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Transport Trains

Eurostar Is the Little Engine that Should Have Hit 10 Million Passengers in 1998

Mar 08, 2014 4:00 am

Skift Take

Selling an infrastructure project and operating one are obviously two different endeavors, and Eurostar seems to be making good on the latter portion of the proposition.

— Dennis Schaal

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Andrew Winning  / Reuters

Four members of the Scot's Guards pose for a photograph next to a new Eurostar train, during a media event in central London. Andrew Winning / Reuters


Digging a tunnel beneath the English Channel was never going to be easy. And so it proved, with the massive engineering project running behind schedule and over budget by the time it opened in 1994.

It hasn’t exactly been the smoothest operation since then, but 20 years later people now think nothing of shuttling between London and Paris (and beyond) on a high-speed Eurostar train that dips briefly below the sea. In fact, Eurostar reported this week that it passed the 10-million passenger mark for the first time last year. This is an impressive achievement, but there’s a catch: it came 15 years too late.

When UK officials awarded a contract to upgrade their side of the Anglo-French rail line in 1996, the winning bidder submitted a 10-year passenger forecast to support the cost of the construction work. According to its assessment, Eurostar would carry 10 million passengers in 1998 and 25 million by 2006. It’s no wonder that, once the actual traffic patterns became clear, the companies involved faced financial restructuring, brushes with bankruptcy, and outright nationalization.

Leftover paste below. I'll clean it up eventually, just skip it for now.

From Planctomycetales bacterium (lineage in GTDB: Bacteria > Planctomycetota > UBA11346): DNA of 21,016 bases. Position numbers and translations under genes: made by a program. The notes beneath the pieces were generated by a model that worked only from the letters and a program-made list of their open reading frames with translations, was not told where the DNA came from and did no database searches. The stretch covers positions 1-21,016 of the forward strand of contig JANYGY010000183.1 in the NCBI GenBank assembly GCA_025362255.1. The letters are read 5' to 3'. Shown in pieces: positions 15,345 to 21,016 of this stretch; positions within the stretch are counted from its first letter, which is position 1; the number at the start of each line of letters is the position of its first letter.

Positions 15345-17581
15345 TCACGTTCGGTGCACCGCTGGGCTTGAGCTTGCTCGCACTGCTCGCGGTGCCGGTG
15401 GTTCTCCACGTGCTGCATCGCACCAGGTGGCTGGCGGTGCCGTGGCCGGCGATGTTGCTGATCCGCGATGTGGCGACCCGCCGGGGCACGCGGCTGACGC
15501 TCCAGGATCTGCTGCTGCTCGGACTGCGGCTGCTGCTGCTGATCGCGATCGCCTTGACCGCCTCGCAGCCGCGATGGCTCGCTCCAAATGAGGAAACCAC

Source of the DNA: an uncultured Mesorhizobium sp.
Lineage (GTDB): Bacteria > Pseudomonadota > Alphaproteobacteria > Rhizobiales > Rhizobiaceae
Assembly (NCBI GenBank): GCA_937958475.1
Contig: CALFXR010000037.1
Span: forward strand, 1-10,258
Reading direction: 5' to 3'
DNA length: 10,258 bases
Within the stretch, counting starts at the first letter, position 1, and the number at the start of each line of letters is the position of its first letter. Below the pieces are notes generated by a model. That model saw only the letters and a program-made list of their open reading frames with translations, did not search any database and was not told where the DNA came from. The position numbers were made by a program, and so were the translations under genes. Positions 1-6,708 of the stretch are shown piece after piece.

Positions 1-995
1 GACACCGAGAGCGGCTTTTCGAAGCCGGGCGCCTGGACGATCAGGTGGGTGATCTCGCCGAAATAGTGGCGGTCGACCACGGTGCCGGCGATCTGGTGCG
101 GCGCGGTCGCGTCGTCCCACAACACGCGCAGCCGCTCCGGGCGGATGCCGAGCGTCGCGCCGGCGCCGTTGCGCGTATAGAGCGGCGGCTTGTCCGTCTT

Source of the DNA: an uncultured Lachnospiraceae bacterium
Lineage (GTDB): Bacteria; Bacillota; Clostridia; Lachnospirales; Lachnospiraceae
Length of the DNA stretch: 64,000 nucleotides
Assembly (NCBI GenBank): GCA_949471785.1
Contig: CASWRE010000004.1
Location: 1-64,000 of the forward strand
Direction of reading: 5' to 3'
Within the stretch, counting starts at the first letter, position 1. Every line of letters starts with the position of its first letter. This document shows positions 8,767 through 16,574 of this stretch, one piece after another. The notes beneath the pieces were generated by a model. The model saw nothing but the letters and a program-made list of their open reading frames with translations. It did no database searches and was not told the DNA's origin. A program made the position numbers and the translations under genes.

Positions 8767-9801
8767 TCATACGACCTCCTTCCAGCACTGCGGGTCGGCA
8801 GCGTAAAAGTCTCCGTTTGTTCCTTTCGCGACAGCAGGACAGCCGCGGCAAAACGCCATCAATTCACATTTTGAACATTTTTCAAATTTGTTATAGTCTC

Today the tunnel does a roaring trade, relatively speaking, as the UK’s surprisingly strong economy has encouraged more business travellers to hop across the channel of late. The train’s current bosses can’t be blamed for failing to meet the expectations of their starry-eyed predecessors, but the numbers are telling, since so many big infrastructure projects follow a similar pattern.

Annual-traffic-on-cross-channel-Eurostar-trains-1996-forecast-Actual-traffic_chartbuilder

Back in the late 1990s, British planners were also touting the prospects for another ambitious building project. The Millennium Dome proved a disaster in its original form—but with time, and new management, it became one of the world’s busiest music venues. The precarious backstory of the venue, like the one behind the Channel Tunnel, is likely lost on the millions that now benefit from its services.

This story originally appeared on Quartz, a Skift content partner.

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